Italian Language Blog

Parliamo L’Italiese, part 2 Posted by on Jun 12, 2009 in Italian Language

In my last blog I had a look at the way in which English words have been incorporated into the Italian language. In part two I thought it would be interesting to take a look at ‘the other side of the coin’, and discover some of the less obvious Italian words that we use in everyday English, i.e. not pizza, spaghetti, cappuccino, and so on. But first of all I’d like to direct you to this interesting BBC article which indicates that Anglicization is not necessarily that popular amongst us Italians:

Italian words have long been a feature of the English language, particularly in the fields of art, architecture, and music. In fact the vast majority of expressive musical terms are Italian, largely due to the fact that the practice of indicating speed and strength in musical notation began in 17th century Italy. The huge popularity of Italian music helped to disperse this practice and we continue to use the terminology today. Let’s look at a few examples:

Forte – in musical terms means loud. In Italian it can also mean: strong, tough, considerable, severe, and, if you’re describing a color, bright.

Piano – in musical terms means soft. In Italian it can also mean: slowly, flat, floor (as in lui abita al primo piano – he lives on the first floor), plain (geographical), carefully (as in andarci piano – go carefully), and plan (as in piano d’emergenza – emergency plan).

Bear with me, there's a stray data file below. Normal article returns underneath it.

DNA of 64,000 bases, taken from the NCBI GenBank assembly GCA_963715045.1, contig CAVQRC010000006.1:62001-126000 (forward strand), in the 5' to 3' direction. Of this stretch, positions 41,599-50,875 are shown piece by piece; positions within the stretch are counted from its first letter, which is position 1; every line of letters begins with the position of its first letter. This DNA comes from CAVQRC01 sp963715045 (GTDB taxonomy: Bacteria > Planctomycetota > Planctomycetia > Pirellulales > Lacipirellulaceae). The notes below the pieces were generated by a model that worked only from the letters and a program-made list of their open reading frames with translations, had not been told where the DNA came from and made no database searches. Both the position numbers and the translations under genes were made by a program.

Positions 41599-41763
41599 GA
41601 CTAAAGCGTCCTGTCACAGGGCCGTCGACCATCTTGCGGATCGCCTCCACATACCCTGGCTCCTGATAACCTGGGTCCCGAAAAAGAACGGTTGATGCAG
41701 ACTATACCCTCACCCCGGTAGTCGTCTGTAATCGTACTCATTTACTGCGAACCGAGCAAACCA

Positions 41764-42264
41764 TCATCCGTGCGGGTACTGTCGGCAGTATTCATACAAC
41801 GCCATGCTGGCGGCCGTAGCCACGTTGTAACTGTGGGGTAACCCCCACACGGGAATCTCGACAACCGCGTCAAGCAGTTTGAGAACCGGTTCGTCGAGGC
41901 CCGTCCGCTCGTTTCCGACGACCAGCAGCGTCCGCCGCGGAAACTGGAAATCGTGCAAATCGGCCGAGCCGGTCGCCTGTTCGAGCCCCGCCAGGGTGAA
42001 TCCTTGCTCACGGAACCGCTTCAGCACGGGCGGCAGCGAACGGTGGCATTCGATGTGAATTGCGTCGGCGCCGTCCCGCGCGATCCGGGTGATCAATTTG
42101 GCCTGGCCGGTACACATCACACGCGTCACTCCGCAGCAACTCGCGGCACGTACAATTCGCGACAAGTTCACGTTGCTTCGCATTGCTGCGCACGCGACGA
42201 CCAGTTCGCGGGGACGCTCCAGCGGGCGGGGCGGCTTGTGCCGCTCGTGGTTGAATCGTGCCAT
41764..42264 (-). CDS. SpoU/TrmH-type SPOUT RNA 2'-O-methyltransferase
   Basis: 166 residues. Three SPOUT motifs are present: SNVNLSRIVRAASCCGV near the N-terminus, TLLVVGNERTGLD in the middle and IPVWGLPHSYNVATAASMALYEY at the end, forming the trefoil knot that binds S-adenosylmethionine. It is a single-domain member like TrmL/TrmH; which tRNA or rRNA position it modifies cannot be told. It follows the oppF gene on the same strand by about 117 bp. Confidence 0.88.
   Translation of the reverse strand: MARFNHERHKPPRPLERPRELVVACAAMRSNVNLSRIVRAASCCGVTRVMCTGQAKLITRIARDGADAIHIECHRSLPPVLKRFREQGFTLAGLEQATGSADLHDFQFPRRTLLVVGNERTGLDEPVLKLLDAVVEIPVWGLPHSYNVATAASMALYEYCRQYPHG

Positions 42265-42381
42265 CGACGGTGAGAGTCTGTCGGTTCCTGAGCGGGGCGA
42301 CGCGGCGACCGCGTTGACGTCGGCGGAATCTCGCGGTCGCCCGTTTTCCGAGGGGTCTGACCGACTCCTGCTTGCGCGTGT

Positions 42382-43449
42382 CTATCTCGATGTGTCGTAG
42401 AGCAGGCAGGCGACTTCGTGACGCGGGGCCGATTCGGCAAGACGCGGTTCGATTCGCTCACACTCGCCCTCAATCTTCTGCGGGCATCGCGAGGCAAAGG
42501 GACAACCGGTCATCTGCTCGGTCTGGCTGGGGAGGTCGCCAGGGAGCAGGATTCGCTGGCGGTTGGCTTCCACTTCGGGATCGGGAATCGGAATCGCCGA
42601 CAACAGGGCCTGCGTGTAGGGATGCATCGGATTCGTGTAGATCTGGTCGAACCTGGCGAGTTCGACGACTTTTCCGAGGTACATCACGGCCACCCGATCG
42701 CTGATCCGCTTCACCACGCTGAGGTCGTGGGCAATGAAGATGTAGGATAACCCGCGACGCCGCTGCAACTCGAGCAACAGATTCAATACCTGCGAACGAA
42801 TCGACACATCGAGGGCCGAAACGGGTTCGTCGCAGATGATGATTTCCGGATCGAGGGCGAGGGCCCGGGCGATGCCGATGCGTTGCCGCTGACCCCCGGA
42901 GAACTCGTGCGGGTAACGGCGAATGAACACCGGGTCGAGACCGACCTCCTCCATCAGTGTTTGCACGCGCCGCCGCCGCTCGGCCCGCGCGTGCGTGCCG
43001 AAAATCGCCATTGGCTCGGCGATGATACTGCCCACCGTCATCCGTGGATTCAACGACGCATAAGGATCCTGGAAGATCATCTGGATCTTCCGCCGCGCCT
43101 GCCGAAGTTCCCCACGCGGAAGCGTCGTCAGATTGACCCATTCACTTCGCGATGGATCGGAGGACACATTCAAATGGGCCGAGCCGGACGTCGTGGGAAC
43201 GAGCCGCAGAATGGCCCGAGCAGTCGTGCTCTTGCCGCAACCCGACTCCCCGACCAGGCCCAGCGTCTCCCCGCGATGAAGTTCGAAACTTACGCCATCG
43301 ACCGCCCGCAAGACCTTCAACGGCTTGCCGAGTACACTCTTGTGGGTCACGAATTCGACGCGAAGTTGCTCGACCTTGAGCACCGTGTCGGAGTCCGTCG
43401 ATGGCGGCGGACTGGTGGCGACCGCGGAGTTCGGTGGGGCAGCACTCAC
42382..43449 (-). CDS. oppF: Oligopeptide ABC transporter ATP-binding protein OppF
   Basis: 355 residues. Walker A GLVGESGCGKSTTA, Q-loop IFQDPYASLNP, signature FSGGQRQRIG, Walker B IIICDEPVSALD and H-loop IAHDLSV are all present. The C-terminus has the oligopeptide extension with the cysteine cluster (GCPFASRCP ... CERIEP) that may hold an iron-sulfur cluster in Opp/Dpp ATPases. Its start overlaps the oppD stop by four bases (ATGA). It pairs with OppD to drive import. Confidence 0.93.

From these two musical terms derives the name of the musical instrument, Piano, which is an abbreviation of pianoforte. The name pianoforte (originally piano e forte) describes the qualities of the instrument, literally soft and loud.

Adagio – in musical terms means slow. This isn’t used much in spoken Italian, we prefer to use piano.

Allegro – in musical terms means lively or fast. In spoken Italian it means happy, or jolly.

Andante -in musical terms means ‘at a moderate pace’. Andante, (walking/going) is the present participle of the verb andare which means ‘to walk’, or ‘to go’, and is not commonly used in spoken Italian.

Then there is Andantino, which instructs the musician to play faster than Andante, and Andante ma non troppo which literally means: at a moderate pace but not too moderate! So how fast is that? che ne so io! (how would I know!).

This is just a small selection of the many descriptive musical terms which have been adopted from the Italian language. There are also, of course, many musical instruments other than the pianoforte that have Italian names, e.g. Violin from violino, which is a diminutive of viola, then there is cello which is an abbreviation of violoncello which is itself a diminutive of violone or ‘big viola’, and so on, ……………phew!